at the theater: follies & private lives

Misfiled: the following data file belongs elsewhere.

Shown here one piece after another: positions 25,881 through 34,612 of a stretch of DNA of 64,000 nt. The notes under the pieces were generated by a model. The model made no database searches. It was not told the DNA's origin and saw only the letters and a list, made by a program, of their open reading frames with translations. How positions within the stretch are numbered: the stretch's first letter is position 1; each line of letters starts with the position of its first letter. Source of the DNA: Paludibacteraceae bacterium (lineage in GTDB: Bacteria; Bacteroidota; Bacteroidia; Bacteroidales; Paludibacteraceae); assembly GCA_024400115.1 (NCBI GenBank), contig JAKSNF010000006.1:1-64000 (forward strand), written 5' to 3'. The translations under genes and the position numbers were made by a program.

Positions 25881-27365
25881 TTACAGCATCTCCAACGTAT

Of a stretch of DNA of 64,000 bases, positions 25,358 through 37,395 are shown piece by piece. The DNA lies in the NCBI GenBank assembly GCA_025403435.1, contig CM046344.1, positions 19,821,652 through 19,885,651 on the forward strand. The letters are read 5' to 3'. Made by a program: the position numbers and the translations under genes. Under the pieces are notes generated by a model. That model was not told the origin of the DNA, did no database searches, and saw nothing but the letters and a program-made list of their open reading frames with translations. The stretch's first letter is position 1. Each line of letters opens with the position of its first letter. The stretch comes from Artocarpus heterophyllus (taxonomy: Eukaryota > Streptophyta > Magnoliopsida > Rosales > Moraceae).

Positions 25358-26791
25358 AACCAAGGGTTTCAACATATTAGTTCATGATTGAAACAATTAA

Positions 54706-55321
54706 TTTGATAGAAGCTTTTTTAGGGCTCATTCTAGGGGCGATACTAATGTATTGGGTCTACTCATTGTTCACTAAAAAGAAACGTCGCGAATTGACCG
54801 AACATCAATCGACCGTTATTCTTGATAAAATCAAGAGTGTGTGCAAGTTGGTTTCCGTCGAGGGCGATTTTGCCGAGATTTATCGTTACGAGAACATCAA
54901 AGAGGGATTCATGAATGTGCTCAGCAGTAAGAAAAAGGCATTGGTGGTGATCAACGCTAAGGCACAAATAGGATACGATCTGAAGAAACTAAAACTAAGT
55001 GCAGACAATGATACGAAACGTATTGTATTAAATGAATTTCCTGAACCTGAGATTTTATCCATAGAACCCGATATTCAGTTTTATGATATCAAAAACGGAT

Broadway’s got me feeling awfully nostalgic this week. Stephen Sondheim and James Goldman Follies arrived at the Marquis Theatre in a production that originated at Washington DC’s more-miss-than-hit Kennedy Center. Having sat through my share of half-baked Follies follies I’ll admit to being less than enthused at the prospect of yet another aborted summit attempt. Yet the lure of Bernadette Peters and Jan Maxwell as a pair of chorines whose lives diverged in the snowy woods of showbiz proved too alluring.  Plus, how ironic that the musical set in a theater soon to be demolished for the sake of another parking lot would take up in a hotel built atop the early graves of two of the Rialto’s most elegant theaters, the Helen Hayes and Morosco. Limited expectations turn out to be a boon to this production, only intermittently directed by Eric Schaeffer. Still, I wish the director had a point of view – or at least a sure hand. Too often he lets his company do their own thing to deleterious effect. Case in point, the wonderfully miscast Elaine Paige, who delivers an oddly vigorous – and strangely accented – rendition of what is perhaps one of the most famous 11 o’clock numbers in musical theater history, I’m Still Here. Teri White and Jane Houdyshell fare much better with the mirror number, Who’s That Woman, and Broadway Baby, respectively, but fun as they are, this isn’t a show about the pastiche of secondary roles; it’s about a mismatched quartet of chorus girls and stage door johnnies and the roads they failed to take. “Never look back” may be the fatal watch cry spun into gossamer strands of wistful regret by Rosalind Elias as the ghost of her younger self joins the elderly diva in the evening’s most affecting and poignant duet but Ben and Phyllis and Buddy and Sally can’t seem to help themselves – they think they’re still young and they want a second act, Fitzgerald be damned.  Boy, oh boy do they get it. In what can only be described as a musical exploration of the human psyche, each of the quartet performs a follies number straight out of Freudian analysis.  Follies is the first – and last – musical I know of to end with a nervous breakdown and yet, somehow it works. On some subatomic level it is deeply affecting to see these desperately unhappy people come apart at the seams. What ultimately redeems them is the Beckettian impulse to pick themselves up and keep going forward: the past is past and they’re not looking back anymore. Down the block Noel Coward is taking quite the different tack. Go back, go back, go back he seems to say; you got it right the first time. (At least as far as marriage is concerned.) Unfortunately the champagne fizz of Elyot and Amanda’s badinage comes over as flat as day-old ginger ale in Richard Eyre’s cheap as chips production imported from London via Toronto. Ostensibly the main attraction is Samantha, I mean, Kim Cattrall – but the lady has all the period style of a fruit crate fallen off an errant truck. She’s not terrible, but she’s by no means good either, doing little service to what is already a tenuously written reality overly dependent on style over substance. Paul Gross’ Elyot has style to spare – and substance, too, come to think of it.  If only some of it rubbed off on the rest of the (mis) cast I might believe the folly of Coward’s happily unhappy ending.